Cannibal Holocaust (1980)

The most banned film of all time. The definitive cannibal movie. The grandfather of found footage. The one that goes all the way. Italian filmmaker Ruggero Deodato’s Cannibal Holocaust has a hell of a reputation preceding it. But now, thirty years later, can it still hold up to a modern horror audience in a post-torture porn world?

Cannibal Holocaust (1980) follows American anthropologist Harold Monroe (Robert Kerman) as he leads an expedition deep into the depths of the Amazon rainforest to try find out what happened to a group of documentary filmmakers who have gone missing. The expedition encounters primitive cannibal tribes and, upon finding out the missing group are, in fact, dead, bring the filmmakers’ final film canisters back to New York. With TV executives in tow, Professor Monroe watches the footage back, where the filmmakers are shown to be far less civilised than they portrayed themselves to be, and when they push the Amazon natives to the brink, the natives push back

A film of two very distinct halves, the first section of the Cannibal Holocaust plays out like a standard cinematic film, then switches gears to beat up 16mm from the filmmakers’ cameras, trying to separate movie violence from actual violence and laying the groundwork for pretty much every nausea-inducing shaky cam film in the decades to follow. Director Deodato claims the film was made as a retort to graphic images he saw his son was witnessing on the news regularly and, adopting a Mondo Cane approach (a fancy phrase for filming animal deaths), Cannibal Holocaust makes its point in as brutal a way as possible.

Yes, there is real violence to animals in this film, and yes, it is horribly disturbing. Monkeys, pigs, snakes, even giant turtles, all suffer pointless deaths in a horrible display of shock and exploitation. And then there is the sexual violence. Oh boy, is there sexual violence. In one of the more graphic acts, a woman is raped and genitally mutilated by a ball of clay covered in nails. The gore and violence of the film almost seems tame in comparison to everything else, but even then, it will push seasoned gore hounds. With a name like Cannibal Holocaust, you have to know what you’re getting in for, and if you are looking for the red stuff, this film delivers by the boat full. Slicing, dicing, circumcising, all convincingly on show here. The film has a reputation, and it is full deserving of it. It breaks taboos that no one needs broken, and for a film criticising exploitation, it’s funny how readily it runs that gauntlet itself.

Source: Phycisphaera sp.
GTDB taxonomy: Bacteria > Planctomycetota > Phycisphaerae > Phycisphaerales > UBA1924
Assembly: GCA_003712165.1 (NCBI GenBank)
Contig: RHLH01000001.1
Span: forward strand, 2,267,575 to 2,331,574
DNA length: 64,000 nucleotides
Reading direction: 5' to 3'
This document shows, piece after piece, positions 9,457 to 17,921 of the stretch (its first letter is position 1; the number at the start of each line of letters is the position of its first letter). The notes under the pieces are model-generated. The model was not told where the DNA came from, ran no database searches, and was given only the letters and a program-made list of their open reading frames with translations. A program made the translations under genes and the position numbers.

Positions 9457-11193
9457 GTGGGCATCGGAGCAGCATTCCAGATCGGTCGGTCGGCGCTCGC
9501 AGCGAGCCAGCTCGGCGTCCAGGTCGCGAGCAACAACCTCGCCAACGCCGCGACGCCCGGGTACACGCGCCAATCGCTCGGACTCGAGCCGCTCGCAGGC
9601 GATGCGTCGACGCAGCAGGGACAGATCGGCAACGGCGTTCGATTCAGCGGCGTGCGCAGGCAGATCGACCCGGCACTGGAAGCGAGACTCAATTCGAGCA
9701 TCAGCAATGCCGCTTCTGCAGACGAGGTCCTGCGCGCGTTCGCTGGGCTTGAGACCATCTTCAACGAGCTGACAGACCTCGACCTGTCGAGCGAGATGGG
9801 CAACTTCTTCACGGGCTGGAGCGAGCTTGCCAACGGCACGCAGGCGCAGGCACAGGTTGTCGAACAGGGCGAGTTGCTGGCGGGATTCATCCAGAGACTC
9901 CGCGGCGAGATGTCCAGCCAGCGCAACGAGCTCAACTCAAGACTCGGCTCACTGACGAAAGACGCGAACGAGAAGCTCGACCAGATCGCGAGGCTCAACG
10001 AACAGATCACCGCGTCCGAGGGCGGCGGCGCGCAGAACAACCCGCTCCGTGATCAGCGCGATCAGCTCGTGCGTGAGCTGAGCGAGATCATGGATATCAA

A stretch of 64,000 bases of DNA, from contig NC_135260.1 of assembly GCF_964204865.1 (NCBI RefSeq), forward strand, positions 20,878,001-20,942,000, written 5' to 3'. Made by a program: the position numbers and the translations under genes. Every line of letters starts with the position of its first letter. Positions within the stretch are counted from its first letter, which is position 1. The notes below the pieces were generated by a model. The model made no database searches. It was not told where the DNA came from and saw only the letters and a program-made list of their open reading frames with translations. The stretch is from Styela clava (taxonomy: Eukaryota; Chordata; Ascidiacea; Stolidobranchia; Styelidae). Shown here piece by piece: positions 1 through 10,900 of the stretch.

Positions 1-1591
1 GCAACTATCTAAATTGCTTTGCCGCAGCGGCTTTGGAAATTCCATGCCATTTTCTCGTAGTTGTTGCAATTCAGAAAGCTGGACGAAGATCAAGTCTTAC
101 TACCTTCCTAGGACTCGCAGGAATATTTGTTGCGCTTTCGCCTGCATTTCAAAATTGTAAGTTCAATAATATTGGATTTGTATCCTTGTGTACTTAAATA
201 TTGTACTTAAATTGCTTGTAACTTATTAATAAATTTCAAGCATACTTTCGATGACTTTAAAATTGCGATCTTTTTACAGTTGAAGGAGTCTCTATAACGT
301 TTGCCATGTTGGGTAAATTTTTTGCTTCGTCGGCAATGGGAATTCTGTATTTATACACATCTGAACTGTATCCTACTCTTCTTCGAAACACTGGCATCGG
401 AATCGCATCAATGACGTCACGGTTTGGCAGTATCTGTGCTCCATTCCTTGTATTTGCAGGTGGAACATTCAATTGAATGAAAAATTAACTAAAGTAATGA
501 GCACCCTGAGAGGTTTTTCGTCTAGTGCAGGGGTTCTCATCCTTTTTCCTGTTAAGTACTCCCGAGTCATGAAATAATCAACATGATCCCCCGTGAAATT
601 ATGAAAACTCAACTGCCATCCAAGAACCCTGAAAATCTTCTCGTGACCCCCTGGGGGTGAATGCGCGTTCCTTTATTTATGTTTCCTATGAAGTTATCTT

That said, Cannibal Holocaust lands its message home effectively. It eschews the preconceived notions of a cannibal to turn everything on its head and expose the underbelly of the ‘civilised’ world and its quest for sensational TV. The animal violence is arguably unforgivable (incidentally, there is a director-approved animal cruelty free version. Well, almost cruelty free), but the rest of the film has a dedicated point and is enticing all the way to the finish. The film moves along steadily, no filler, nothing trying to draw out its 96 minute run time. Most significantly, unlike a lot of other exploitation films from this period, Holocaust doesn’t come off as nasty. In fact, it almost always feels like it wishes it wasn’t showing you these disturbing visuals. There is a definite car-crash mentality to it. You just can’t look away, waiting for the next grotesque moment to rear its head.

A lot does have to be said for the grainy and gritty asthetic of the film, making it feel like that odd bit of film you found in your grandparents wardrobe (note: if you value your sanity, never watched said wardrobe video). It is easy to immerse yourself in the film and get swept up in everything on screen, as the characters might. Everything feels in place and part of a whole, leaving you with a fulfilling, if overwhelming and disheartening, experience.

Now, the film does have its drawbacks. A substantial portion is dubbed (as most old Italian films are), barely hiding some ropey performances, and boy howdy are some people very disco-looking. It’s funny, the film straddles a line between being cheesy and being a reflection of its time all the way through the film. For example, Riz Ortolani’s score should make you giggle, but its synth sound incomprehensibly compliments the jungle scenery and violent acts with a bit of tragedy. On the flip side, porn star Kerman’s moustache will have you in stitches.

Cannibal Holocaust lives up to its notoriety. A lot of people will watch it and say it’s no big shakes, but those people either have a screw loose or are lying. Make no mistake, this is no party film. It is powerful, moving you, hurting you, making you think. It’s ok to let it do its job. You should feel a bit wrong watching the film. The point is to ask yourself the question, as Professor Monroe does, ‘I wonder who the real cannibals are?’

Ok, that line is stupid.

Rating: ★★★★★★★★★★

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